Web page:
Photographer's Note

This unique settlement, listed as a UNESCO heritage site, was heavily damaged during and sadly even after the war but recent reconstruction has returned the town to its original form
This once charming mediaeval town is situated in the valley of the Neretva River, some twentyfive kilometers from Mostar, on the route to the Adriatic Sea. The history of Pocitelj is not well known and has to be researched. As far as we know, it existed in 1444 as a fortress supported by Hungary. Turks took it over in 1471 and it became an important part of the Ottoman Empire. The town's principal mosque is built by Hadzi Alija in 1563. From the beginning of the 18th century Pocitelj was the seat of the captaincy and in 1782 it became the seat of the kadiluk. A seventeenth-century enclosing wall marks the height of the town's growth. At the time, there was in the town an elementary school (mekteb), a secondary theological school (medresa) and also public baths (hammam) and an inn for travelers (han).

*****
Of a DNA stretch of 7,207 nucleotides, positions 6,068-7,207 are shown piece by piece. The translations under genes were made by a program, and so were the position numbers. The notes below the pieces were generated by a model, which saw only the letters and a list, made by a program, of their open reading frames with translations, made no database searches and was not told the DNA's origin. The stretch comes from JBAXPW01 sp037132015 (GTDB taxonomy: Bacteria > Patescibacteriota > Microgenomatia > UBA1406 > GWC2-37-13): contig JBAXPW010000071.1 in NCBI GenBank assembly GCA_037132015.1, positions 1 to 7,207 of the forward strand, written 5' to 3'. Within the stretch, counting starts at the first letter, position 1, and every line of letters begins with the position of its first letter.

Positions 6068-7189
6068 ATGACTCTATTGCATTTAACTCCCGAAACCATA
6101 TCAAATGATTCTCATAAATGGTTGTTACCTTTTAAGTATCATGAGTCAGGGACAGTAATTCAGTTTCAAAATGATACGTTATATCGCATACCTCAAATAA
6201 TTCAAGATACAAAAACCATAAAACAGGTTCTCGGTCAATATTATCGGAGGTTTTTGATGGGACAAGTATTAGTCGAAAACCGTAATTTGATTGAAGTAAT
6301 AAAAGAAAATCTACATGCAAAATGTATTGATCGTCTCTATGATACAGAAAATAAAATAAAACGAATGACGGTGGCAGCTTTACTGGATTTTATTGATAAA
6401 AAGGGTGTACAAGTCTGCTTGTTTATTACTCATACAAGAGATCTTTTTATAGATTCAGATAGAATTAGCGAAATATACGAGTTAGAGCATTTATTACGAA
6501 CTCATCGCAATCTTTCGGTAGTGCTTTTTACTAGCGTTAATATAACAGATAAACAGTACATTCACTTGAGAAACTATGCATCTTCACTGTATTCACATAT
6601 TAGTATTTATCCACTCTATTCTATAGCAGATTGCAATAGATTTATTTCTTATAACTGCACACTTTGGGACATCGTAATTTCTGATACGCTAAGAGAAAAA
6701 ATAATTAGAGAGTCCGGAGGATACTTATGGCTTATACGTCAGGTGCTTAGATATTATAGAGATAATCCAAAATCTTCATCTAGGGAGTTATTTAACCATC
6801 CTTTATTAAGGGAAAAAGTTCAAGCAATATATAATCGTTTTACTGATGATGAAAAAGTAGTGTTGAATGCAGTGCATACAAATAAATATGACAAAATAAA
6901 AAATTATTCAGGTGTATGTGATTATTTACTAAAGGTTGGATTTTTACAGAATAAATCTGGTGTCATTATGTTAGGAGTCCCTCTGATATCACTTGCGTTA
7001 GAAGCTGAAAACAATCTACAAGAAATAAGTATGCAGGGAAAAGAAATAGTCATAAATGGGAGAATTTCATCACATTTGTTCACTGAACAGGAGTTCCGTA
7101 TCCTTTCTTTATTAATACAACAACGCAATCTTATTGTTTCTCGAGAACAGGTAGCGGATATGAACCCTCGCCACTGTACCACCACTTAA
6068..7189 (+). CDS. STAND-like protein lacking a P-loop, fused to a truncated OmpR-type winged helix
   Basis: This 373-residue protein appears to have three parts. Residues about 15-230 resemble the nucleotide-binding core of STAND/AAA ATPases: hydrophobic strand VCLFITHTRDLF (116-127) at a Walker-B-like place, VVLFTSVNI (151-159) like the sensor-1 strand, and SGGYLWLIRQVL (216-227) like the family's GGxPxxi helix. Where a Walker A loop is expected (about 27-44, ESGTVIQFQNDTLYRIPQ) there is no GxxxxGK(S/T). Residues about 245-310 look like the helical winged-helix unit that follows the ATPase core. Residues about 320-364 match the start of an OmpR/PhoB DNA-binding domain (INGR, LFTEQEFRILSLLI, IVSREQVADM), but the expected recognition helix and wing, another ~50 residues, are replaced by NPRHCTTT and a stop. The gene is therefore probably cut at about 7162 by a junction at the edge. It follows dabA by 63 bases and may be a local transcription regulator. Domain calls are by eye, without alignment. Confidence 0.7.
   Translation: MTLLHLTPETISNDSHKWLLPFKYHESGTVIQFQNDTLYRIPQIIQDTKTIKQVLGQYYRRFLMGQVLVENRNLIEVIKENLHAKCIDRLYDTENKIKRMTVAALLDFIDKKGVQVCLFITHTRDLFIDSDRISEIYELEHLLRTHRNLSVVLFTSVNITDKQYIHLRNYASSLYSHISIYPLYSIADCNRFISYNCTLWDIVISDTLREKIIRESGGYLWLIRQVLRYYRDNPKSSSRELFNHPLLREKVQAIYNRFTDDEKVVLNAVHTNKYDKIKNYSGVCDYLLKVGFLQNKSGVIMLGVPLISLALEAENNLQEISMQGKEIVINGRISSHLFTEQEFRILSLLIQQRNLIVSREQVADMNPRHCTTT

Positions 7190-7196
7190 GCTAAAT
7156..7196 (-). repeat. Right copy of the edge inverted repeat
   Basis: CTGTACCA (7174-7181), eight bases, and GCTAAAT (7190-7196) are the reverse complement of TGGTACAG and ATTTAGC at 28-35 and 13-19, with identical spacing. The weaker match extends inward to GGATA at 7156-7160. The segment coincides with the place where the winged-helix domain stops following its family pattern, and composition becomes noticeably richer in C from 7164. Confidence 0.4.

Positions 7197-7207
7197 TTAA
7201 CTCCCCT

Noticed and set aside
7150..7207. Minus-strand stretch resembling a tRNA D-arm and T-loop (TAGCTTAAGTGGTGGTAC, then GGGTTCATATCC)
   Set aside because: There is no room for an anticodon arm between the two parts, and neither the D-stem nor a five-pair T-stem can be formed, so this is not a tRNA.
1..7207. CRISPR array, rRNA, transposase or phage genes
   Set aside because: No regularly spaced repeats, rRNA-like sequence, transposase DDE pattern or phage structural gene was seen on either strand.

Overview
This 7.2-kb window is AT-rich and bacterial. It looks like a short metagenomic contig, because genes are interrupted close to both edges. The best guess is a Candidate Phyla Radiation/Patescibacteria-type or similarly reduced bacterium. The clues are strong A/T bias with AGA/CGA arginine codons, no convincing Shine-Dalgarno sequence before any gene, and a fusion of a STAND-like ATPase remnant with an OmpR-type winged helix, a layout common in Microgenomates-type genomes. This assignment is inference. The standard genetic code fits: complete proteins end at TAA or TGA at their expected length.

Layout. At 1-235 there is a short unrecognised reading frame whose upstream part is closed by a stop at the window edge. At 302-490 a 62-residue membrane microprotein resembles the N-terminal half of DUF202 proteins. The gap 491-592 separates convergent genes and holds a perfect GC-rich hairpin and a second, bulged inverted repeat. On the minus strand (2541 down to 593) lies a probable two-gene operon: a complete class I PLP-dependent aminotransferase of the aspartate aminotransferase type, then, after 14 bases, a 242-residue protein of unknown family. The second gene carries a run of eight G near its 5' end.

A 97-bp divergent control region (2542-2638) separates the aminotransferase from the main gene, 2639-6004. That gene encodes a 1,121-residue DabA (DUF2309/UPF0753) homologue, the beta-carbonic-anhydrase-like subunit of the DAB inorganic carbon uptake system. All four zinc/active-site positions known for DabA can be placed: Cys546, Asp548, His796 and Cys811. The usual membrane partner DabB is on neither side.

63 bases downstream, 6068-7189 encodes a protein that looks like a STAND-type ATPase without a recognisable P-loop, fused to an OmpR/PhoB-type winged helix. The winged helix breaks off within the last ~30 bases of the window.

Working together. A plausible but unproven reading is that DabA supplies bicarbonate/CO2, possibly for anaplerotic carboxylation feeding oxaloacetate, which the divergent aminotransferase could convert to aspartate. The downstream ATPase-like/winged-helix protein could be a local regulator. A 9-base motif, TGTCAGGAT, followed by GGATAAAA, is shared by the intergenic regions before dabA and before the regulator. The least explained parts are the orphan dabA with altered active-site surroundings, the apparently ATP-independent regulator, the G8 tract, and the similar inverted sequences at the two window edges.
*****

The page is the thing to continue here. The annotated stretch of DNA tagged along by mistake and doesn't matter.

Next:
The town was constructed right into a rocky mountainside overlooking a bend in the Neretva River. This gives it the aspect of a natural amphitheater, and is a delight for any architect with a feeling for environmental settings. Its characteristic buildings are in Ottoman style. The Stone houses along stone pathways are an unique, hidden behind high walls surrounding peaceful, inner courtyards. It is testimony of a culture that internal values grace over external appearance.

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